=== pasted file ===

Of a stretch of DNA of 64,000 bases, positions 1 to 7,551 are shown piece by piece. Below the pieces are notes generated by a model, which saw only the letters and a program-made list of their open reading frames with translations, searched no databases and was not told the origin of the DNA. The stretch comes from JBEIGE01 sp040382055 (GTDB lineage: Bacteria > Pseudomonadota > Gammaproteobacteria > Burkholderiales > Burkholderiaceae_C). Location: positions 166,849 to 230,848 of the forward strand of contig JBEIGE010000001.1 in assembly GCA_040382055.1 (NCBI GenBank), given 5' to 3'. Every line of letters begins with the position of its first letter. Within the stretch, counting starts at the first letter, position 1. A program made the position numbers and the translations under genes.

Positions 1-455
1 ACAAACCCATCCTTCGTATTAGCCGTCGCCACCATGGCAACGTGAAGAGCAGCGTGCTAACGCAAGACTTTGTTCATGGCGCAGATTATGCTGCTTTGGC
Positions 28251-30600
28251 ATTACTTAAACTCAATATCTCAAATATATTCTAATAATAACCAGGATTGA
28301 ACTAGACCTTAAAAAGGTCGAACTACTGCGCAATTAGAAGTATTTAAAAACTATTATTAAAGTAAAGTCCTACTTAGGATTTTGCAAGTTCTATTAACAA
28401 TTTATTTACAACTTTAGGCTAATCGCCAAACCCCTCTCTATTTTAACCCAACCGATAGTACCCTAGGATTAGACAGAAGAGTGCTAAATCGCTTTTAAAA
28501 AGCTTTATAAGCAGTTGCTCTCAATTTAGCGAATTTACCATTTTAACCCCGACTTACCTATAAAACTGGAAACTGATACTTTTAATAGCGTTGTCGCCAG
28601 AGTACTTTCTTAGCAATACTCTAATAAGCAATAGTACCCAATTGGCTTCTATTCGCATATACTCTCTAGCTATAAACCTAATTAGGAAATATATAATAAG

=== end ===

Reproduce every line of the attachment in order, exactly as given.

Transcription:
Of a stretch of DNA of 64,000 bases, positions 1 to 7,551 are shown piece by piece. Below the pieces are notes generated by a model, which saw only the letters and a program-made list of their open reading frames with translations, searched no databases and was not told the origin of the DNA. The stretch comes from JBEIGE01 sp040382055 (GTDB lineage: Bacteria > Pseudomonadota > Gammaproteobacteria > Burkholderiales > Burkholderiaceae_C). Location: positions 166,849 to 230,848 of the forward strand of contig JBEIGE010000001.1 in assembly GCA_040382055.1 (NCBI GenBank), given 5' to 3'. Every line of letters begins with the position of its first letter. Within the stretch, counting starts at the first letter, position 1. A program made the position numbers and the translations under genes.

Positions 1-455
1 ACAAACCCATCCTTCGTATTAGCCGTCGCCACCATGGCAACGTGAAGAGCAGCGTGCTAACGCAAGACTTTGTTCATGGCGCAGATTATGCTGCTTTGGC
Positions 28251-30600
28251 ATTACTTAAACTCAATATCTCAAATATATTCTAATAATAACCAGGATTGA
28301 ACTAGACCTTAAAAAGGTCGAACTACTGCGCAATTAGAAGTATTTAAAAACTATTATTAAAGTAAAGTCCTACTTAGGATTTTGCAAGTTCTATTAACAA
28401 TTTATTTACAACTTTAGGCTAATCGCCAAACCCCTCTCTATTTTAACCCAACCGATAGTACCCTAGGATTAGACAGAAGAGTGCTAAATCGCTTTTAAAA
28501 AGCTTTATAAGCAGTTGCTCTCAATTTAGCGAATTTACCATTTTAACCCCGACTTACCTATAAAACTGGAAACTGATACTTTTAATAGCGTTGTCGCCAG
28601 AGTACTTTCTTAGCAATACTCTAATAAGCAATAGTACCCAATTGGCTTCTATTCGCATATACTCTCTAGCTATAAACCTAATTAGGAAATATATAATAAG